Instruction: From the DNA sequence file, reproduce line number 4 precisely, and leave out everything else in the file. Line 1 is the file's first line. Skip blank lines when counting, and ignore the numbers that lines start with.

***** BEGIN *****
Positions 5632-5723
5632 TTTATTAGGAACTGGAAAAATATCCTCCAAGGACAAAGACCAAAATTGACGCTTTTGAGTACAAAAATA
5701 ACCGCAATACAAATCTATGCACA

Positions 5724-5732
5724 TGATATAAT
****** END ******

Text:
Positions 5724-5732